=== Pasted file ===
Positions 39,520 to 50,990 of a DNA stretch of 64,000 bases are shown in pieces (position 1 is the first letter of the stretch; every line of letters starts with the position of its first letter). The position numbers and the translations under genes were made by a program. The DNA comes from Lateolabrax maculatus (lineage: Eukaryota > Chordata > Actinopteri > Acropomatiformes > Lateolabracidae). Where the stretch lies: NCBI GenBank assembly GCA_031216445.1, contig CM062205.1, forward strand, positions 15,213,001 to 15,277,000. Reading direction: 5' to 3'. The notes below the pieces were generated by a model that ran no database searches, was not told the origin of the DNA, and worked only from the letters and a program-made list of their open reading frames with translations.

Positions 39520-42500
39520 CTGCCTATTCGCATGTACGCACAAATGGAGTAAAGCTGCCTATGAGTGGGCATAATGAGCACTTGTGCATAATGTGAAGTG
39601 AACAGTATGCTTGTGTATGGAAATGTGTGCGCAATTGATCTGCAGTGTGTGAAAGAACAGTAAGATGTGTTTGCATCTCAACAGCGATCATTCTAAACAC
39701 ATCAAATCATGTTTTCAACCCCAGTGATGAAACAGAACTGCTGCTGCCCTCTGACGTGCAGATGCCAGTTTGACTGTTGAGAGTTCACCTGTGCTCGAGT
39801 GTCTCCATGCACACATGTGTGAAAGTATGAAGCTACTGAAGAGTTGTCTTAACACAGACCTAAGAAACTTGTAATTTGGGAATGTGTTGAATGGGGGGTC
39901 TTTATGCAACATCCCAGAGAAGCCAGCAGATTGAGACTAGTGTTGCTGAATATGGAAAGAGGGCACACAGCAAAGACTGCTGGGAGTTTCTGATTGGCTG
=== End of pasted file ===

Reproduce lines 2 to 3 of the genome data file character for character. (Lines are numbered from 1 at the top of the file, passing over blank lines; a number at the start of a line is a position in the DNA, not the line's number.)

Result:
Positions 39520-42500
39520 CTGCCTATTCGCATGTACGCACAAATGGAGTAAAGCTGCCTATGAGTGGGCATAATGAGCACTTGTGCATAATGTGAAGTG